Jay Bookman

Opinion columnist and blogger with The Atlanta Journal-Constitution, specializing in foreign relations, environmental and technology-related issues

The crisis too real to even be debated

It's bizarre, really. The most important story in our lifetime and in the lifetimes of our children and grandchildren as well, a story with global, permanent implications, is playing out right before our eyes, in plain sight. Yet it has gone without notice in any of the three presidential debates or in almost any other campaign forum as well.

In fact, if you were to set out to design a crisis as you might design a manmade virus, equipping it to exploit the major weaknesses of the human species as perfectly as possible to prevent effective action, you could hardly do better than this one. In that regard, it is almost diabolical in its inadvertent cleverness.

That problem, of course, is climate change, and the news grows more grim with each passing month. Last week, NASA confirmed what your gut has led to suspect, that September of 2016 was the warmest September on record, just slightly warmer than September of 2014. That followed August, the warmest August on record, and July, the warmest July ever. In fact, 11 of the last 12 warmest months on record have come in the past year.

In annual terms, the warmest year on record was last year, 2015, and the amount of temperature gain from the previous record year -- 2014 -- was itself a record. The pace is quickening, and when the books finally close on 2016, it will displace 2015 at the top.

One more thing: In a stable climate, you would expect roughly the same number of record-high months and record-low months, but the last time that our planet Earth experienced a record-low month of temperatures was way back in December ... of 1916.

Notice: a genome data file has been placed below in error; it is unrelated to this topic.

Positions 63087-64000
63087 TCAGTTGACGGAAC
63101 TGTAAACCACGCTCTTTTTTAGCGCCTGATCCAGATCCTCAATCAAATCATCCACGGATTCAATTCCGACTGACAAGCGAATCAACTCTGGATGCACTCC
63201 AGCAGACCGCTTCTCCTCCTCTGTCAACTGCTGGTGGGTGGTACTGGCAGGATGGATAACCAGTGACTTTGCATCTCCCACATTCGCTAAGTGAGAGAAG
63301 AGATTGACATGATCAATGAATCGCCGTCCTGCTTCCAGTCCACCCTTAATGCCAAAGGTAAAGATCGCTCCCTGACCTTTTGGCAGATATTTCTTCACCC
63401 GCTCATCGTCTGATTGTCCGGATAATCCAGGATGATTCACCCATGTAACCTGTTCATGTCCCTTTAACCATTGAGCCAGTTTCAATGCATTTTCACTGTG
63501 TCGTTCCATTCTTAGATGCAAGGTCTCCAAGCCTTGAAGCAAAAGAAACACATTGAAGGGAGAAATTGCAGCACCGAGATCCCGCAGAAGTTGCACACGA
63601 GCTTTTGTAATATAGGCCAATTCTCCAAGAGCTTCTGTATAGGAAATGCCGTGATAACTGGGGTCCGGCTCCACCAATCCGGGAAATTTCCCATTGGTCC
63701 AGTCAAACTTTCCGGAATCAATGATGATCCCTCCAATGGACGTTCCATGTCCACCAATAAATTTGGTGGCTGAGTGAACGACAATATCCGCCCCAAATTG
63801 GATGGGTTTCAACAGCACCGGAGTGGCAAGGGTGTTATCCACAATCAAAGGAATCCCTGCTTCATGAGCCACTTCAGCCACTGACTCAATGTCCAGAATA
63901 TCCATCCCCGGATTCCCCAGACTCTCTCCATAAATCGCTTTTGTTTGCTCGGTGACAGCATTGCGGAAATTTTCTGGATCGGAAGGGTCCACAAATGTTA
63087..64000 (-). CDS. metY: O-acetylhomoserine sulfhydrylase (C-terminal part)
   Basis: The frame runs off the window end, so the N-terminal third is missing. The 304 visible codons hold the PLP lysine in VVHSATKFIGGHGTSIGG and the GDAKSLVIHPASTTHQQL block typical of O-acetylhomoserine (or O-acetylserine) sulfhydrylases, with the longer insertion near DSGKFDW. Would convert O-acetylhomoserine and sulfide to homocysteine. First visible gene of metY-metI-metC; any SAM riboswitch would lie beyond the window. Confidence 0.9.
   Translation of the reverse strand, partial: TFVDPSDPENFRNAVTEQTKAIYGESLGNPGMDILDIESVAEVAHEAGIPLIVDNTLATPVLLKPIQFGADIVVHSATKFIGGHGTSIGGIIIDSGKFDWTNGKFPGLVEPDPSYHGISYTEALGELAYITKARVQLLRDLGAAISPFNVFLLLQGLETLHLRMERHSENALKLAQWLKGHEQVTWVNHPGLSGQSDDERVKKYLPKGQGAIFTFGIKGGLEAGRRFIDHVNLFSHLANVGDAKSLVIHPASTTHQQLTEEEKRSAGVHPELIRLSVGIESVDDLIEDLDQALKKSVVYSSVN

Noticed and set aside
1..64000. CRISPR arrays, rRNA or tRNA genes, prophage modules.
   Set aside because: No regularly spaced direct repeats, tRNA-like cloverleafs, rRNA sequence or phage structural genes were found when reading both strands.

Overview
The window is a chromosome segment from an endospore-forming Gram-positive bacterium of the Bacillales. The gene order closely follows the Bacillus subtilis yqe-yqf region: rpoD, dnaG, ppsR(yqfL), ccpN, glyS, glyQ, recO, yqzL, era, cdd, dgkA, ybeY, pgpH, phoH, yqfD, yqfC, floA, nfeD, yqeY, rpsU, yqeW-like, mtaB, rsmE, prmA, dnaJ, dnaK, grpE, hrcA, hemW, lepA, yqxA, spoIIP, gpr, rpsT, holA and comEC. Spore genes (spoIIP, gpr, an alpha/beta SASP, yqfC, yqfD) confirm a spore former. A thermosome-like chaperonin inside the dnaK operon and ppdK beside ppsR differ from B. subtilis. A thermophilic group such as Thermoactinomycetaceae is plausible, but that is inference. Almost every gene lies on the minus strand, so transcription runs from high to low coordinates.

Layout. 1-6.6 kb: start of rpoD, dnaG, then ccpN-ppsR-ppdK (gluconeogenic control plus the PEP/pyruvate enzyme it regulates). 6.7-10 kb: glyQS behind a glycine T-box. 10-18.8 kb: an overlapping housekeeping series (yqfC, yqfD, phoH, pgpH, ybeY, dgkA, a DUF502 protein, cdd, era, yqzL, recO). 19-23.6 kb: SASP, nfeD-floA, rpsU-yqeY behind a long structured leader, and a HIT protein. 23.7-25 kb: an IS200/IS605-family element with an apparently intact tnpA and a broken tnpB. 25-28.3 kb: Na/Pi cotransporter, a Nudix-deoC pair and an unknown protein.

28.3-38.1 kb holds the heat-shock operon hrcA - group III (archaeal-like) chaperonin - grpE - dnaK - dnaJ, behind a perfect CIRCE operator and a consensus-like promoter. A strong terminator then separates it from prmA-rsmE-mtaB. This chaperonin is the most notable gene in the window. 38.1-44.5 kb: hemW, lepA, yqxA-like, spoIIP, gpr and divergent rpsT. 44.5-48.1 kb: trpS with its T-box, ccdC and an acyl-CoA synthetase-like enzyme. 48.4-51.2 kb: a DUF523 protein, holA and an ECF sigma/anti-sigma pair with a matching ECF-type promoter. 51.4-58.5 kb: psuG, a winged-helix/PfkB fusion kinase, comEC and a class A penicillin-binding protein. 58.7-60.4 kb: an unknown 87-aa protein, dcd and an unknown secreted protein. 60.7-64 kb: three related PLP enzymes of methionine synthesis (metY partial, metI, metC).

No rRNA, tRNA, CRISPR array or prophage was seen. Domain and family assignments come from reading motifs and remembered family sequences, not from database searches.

Think about that: 11 record highs in the previous 12 months; zero record lows in the previous 1,197 months. Yes, it is true, the climate is ever-changing. But looking back hundreds of thousands of years, the compressed time frame of this change has no precedent. Shifts that would take thousands of years in a natural system are occurring in the time frame of a single human life, visible to those individuals exposed to the natural world and open to recognizing it for what it is. The only climate changes as abrupt as this one were caused by major global cataclysms, like a monstrous volcanic eruption or a gigantic meteor striking the Earth.

We let it happen because as a species, we humans have a weakness for believing what we prefer to believe, dismissing evidence to the contrary. The small loss that we might experience today looms larger to us than the major gain it might bring in the future. A slight degree of uncertainty is often all the excuse that we need to do nothing. We also don't like admitting error, and we will sometimes cling irrationally to that error for a long, long time, even at the risk of harm.

And most important in the political context, we are driven by DNA to seek safety and community in tribes, and will often override our own good judgment if that's what it takes to remain in good standing with our group.

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About the Author

Jay Bookman writes about government and politics, with an occasional foray into other aspects of life as time, space and opportunity allow.